Harold Robbins


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Harold Robbins
Harold Rubin
Birthday
BirthplaceNew York City
Died
NationalityAmerican
Occupation
Author

Robbins, Harold (b. Francis Kane)

(1916–  ) writer; born in New York City. Abandoned as an infant, he was adopted in 1927 and took the name of Harold Rubin. (When he began his writing career, he legally changed his name to Harold Robbins.) He studied at a high school in New York City, then held a variety of jobs, such as clerk, cashier, and bookies' runner (1927–31). He made a fortune in the food distribution business (1930s) and lost it speculating. He worked as a warehouse clerk for Universal Pictures in New York (1940–41) but soon became a director of budget and planning there (1942–57). He then took up writing and produced a series of best-sellers, mostly violent and sexually charged adventure novels such as The Carpetbaggers (1961). In later years he lived in Cannes, France.
References in periodicals archive ?
I used to read Catherine Cookson all the time, and I loved all that romance, but then I was on a train journey to France and I stopped at a bookshop and picked up this Harold Robbins book.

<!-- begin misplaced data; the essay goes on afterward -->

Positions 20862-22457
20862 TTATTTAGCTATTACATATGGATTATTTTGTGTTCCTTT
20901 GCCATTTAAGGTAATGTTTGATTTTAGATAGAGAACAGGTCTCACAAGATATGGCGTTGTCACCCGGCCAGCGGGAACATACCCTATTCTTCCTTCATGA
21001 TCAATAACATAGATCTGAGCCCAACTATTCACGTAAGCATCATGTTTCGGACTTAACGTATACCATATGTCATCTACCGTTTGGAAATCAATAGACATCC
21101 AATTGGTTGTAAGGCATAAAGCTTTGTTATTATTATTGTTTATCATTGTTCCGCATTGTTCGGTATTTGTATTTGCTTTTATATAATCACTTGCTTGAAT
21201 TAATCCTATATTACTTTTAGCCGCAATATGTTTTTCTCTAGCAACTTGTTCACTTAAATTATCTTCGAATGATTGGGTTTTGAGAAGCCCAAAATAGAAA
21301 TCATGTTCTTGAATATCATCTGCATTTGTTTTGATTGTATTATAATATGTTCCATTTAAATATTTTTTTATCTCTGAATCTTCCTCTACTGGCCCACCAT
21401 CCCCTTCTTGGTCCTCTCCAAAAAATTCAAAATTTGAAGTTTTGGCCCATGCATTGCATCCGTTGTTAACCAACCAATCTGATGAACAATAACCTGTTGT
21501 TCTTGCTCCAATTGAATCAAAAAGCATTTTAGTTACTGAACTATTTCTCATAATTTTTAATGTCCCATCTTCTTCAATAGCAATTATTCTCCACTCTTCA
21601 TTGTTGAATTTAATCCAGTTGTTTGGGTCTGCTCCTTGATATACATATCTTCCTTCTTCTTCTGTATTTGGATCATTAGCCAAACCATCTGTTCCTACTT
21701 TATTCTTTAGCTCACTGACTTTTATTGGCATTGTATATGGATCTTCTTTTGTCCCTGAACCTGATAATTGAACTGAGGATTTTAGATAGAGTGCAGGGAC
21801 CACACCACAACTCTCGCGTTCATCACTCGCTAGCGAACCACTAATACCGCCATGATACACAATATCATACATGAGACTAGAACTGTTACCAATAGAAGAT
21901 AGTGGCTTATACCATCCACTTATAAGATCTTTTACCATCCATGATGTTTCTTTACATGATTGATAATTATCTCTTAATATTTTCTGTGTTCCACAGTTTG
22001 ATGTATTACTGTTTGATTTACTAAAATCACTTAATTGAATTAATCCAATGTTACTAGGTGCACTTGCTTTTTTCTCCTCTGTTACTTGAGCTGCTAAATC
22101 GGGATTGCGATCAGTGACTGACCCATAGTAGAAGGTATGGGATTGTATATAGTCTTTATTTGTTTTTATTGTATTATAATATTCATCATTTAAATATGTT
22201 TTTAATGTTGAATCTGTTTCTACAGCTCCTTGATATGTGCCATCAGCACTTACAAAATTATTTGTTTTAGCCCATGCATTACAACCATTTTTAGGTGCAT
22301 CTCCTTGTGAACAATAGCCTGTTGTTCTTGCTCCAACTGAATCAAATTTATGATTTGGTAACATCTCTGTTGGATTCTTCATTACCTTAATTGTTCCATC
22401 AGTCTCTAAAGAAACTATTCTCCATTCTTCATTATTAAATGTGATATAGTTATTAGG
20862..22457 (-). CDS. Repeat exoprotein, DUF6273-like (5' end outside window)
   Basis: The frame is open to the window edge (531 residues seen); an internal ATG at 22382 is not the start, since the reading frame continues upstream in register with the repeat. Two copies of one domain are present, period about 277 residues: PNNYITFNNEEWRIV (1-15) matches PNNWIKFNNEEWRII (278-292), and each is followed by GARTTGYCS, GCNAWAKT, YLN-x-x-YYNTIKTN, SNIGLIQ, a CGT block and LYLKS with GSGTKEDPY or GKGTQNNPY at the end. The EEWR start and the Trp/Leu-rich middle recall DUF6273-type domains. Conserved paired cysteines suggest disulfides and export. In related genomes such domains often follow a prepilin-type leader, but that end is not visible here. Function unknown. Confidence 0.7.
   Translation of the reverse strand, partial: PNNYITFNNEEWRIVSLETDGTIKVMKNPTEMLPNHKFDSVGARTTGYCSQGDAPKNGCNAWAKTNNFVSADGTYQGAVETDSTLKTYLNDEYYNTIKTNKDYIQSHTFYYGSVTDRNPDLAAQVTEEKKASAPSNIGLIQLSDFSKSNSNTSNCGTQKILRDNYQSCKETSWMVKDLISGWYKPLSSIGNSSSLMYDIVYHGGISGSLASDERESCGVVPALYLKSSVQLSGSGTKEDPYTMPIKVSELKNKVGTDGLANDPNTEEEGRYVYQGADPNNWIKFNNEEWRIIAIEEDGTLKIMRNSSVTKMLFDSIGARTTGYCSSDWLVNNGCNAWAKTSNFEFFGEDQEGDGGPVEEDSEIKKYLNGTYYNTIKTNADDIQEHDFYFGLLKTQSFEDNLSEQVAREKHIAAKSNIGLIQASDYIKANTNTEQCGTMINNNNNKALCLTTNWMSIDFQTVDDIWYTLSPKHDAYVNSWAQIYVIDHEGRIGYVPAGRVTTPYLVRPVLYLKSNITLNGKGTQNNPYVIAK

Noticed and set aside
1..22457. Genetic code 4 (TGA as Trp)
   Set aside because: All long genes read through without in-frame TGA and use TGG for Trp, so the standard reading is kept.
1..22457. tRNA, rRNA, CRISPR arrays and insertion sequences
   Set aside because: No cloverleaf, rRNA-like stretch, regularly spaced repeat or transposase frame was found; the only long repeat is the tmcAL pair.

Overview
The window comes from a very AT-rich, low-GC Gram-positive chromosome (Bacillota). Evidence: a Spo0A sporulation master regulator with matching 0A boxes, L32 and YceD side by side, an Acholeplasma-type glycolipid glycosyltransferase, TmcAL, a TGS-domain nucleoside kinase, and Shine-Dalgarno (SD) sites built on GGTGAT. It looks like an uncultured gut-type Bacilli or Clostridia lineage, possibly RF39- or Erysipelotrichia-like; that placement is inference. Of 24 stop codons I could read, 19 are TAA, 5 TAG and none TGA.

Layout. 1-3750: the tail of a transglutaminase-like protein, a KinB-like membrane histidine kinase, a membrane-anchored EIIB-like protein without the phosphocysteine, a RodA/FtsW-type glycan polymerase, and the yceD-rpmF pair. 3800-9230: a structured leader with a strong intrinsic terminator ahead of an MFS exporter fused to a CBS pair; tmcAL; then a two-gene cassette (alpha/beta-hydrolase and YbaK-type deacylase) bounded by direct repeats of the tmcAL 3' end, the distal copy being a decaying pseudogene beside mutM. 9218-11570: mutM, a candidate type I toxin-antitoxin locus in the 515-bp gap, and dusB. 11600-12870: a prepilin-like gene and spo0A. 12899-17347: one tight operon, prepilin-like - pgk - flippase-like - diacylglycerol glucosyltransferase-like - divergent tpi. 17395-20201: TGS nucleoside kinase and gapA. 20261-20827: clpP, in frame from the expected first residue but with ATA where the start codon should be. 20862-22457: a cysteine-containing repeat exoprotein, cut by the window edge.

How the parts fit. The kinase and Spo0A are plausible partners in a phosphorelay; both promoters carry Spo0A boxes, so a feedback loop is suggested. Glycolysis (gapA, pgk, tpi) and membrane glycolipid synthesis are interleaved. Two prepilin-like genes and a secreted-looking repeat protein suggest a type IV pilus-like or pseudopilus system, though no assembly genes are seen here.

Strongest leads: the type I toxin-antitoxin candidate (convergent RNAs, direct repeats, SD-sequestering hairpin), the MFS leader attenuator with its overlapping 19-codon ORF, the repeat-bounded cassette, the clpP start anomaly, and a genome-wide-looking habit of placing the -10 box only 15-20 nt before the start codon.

Crime thriller based on the book by Harold Robbins, chronicling 20 years in the life of a New York gang boss who holds the Big Apple in his thrall.
The bargains start before you even enter the store, with a circular rack of paperbacks for 25 cents each and shelves of hardback books for 94 cents with authors such as John Grisham, Harold Robbins, Irving Wallace, Gore Vidal and more.
Jacobson & Colfin will be working on other entertainment projects for MediaConcepts, including "Legacy," a full length motion picture that is about to go into pre production, as well as other novels from the late Harold Robbins.
ANOTHER reissued series with beach bag readers in mind is this Harold Robbins trio (The Pirate and The Betsy are also out again, under the same imprint).
MediaConcepts CEO David Garcia announced today that it has obtained the rights to do a movie production of the late Harold Robbins novel "Dr.
When I was growing up, Harold Robbins, author of steamy million-sellers such as The Carpetbaggers, was as big as J K Rowling or John Grisham is today.
99), a reprint of the bestselling Harold Robbins novel set in New York first published in 1955.
Harold Robbins, an orphan who became a millionaire at 20 then lost it all before becoming the author of steamy novels including ``The Carpetbaggers'' and ``Never Love a Stranger,'' died Tuesday.